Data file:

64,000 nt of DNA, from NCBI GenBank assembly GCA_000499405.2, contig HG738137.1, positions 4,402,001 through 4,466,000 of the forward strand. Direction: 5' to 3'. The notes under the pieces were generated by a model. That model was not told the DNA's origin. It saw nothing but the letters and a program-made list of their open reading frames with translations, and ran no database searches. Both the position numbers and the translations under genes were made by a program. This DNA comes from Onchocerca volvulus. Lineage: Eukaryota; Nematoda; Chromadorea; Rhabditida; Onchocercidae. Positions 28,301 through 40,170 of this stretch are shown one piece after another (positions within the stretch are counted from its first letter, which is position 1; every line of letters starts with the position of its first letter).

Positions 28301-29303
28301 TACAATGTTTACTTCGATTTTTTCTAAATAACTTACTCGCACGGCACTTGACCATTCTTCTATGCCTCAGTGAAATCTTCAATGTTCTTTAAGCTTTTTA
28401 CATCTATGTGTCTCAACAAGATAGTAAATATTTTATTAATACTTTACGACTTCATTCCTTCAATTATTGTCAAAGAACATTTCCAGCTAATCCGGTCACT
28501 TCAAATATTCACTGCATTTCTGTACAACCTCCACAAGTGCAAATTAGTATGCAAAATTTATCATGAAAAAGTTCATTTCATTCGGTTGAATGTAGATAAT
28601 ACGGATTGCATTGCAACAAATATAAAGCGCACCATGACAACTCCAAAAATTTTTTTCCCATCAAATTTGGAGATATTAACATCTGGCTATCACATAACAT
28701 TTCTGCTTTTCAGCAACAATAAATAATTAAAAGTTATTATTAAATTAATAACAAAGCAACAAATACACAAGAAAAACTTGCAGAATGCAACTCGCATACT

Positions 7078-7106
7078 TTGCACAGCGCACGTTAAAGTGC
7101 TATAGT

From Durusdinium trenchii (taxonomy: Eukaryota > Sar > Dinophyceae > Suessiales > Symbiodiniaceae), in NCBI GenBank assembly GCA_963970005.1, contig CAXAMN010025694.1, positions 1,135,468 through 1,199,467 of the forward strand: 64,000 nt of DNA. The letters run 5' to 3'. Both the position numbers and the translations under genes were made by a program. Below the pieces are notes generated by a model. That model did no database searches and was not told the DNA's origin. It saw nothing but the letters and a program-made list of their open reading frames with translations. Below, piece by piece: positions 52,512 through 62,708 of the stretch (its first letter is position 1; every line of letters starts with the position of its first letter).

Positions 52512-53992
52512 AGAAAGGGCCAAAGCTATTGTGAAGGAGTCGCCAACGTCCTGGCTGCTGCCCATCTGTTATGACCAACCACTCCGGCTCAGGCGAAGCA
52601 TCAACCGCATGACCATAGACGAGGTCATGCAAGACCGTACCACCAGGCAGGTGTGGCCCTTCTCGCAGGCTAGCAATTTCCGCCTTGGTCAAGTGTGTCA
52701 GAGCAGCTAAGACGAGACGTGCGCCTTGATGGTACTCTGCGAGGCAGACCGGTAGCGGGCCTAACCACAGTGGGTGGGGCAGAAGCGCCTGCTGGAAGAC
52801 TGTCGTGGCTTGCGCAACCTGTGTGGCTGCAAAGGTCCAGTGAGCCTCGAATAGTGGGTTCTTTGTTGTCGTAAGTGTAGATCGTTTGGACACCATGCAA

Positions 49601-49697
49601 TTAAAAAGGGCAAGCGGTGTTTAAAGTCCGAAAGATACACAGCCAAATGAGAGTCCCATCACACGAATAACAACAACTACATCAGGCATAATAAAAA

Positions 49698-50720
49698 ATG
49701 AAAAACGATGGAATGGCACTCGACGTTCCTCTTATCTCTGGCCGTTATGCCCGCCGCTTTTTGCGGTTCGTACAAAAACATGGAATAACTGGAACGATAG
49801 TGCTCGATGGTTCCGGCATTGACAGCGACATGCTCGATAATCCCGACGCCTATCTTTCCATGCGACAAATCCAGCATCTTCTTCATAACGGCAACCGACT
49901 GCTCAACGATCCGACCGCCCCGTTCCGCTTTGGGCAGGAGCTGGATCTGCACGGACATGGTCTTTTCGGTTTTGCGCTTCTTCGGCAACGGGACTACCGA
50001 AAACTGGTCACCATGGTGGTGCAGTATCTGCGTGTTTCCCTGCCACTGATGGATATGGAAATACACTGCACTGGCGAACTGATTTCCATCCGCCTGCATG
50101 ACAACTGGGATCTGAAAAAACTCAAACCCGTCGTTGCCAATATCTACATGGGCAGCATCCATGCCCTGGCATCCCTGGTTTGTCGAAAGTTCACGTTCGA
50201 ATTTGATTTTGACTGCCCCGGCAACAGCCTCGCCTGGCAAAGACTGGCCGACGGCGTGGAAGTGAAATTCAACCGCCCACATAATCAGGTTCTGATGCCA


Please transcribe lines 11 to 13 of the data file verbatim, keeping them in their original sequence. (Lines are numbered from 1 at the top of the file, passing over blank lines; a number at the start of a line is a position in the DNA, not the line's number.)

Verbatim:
From Durusdinium trenchii (taxonomy: Eukaryota > Sar > Dinophyceae > Suessiales > Symbiodiniaceae), in NCBI GenBank assembly GCA_963970005.1, contig CAXAMN010025694.1, positions 1,135,468 through 1,199,467 of the forward strand: 64,000 nt of DNA. The letters run 5' to 3'. Both the position numbers and the translations under genes were made by a program. Below the pieces are notes generated by a model. That model did no database searches and was not told the DNA's origin. It saw nothing but the letters and a program-made list of their open reading frames with translations. Below, piece by piece: positions 52,512 through 62,708 of the stretch (its first letter is position 1; every line of letters starts with the position of its first letter).

Positions 52512-53992
52512 AGAAAGGGCCAAAGCTATTGTGAAGGAGTCGCCAACGTCCTGGCTGCTGCCCATCTGTTATGACCAACCACTCCGGCTCAGGCGAAGCA